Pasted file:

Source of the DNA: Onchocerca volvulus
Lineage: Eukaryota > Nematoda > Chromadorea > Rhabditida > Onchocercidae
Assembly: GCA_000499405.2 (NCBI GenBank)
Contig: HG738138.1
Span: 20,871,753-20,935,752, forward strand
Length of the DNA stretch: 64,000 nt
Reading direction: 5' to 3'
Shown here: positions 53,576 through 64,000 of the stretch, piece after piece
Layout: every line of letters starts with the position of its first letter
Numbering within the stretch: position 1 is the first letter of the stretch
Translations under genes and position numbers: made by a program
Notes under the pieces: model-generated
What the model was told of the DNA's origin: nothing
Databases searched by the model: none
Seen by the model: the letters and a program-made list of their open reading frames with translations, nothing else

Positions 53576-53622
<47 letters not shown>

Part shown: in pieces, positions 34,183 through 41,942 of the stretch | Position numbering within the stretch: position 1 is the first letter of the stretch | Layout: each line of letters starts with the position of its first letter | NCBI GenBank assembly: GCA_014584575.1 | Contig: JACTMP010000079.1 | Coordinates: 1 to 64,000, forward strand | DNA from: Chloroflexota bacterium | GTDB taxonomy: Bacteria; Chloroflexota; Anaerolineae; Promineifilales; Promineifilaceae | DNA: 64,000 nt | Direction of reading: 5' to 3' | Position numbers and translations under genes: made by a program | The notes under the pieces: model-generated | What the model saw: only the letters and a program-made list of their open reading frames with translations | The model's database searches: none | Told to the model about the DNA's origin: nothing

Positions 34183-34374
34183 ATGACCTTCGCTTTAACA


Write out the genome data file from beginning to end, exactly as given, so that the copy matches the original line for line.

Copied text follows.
Source of the DNA: Onchocerca volvulus
Lineage: Eukaryota > Nematoda > Chromadorea > Rhabditida > Onchocercidae
Assembly: GCA_000499405.2 (NCBI GenBank)
Contig: HG738138.1
Span: 20,871,753-20,935,752, forward strand
Length of the DNA stretch: 64,000 nt
Reading direction: 5' to 3'
Shown here: positions 53,576 through 64,000 of the stretch, piece after piece
Layout: every line of letters starts with the position of its first letter
Numbering within the stretch: position 1 is the first letter of the stretch
Translations under genes and position numbers: made by a program
Notes under the pieces: model-generated
What the model was told of the DNA's origin: nothing
Databases searched by the model: none
Seen by the model: the letters and a program-made list of their open reading frames with translations, nothing else

Positions 53576-53622
<47 letters not shown>

Part shown: in pieces, positions 34,183 through 41,942 of the stretch | Position numbering within the stretch: position 1 is the first letter of the stretch | Layout: each line of letters starts with the position of its first letter | NCBI GenBank assembly: GCA_014584575.1 | Contig: JACTMP010000079.1 | Coordinates: 1 to 64,000, forward strand | DNA from: Chloroflexota bacterium | GTDB taxonomy: Bacteria; Chloroflexota; Anaerolineae; Promineifilales; Promineifilaceae | DNA: 64,000 nt | Direction of reading: 5' to 3' | Position numbers and translations under genes: made by a program | The notes under the pieces: model-generated | What the model saw: only the letters and a program-made list of their open reading frames with translations | The model's database searches: none | Told to the model about the DNA's origin: nothing

Positions 34183-34374
34183 ATGACCTTCGCTTTAACA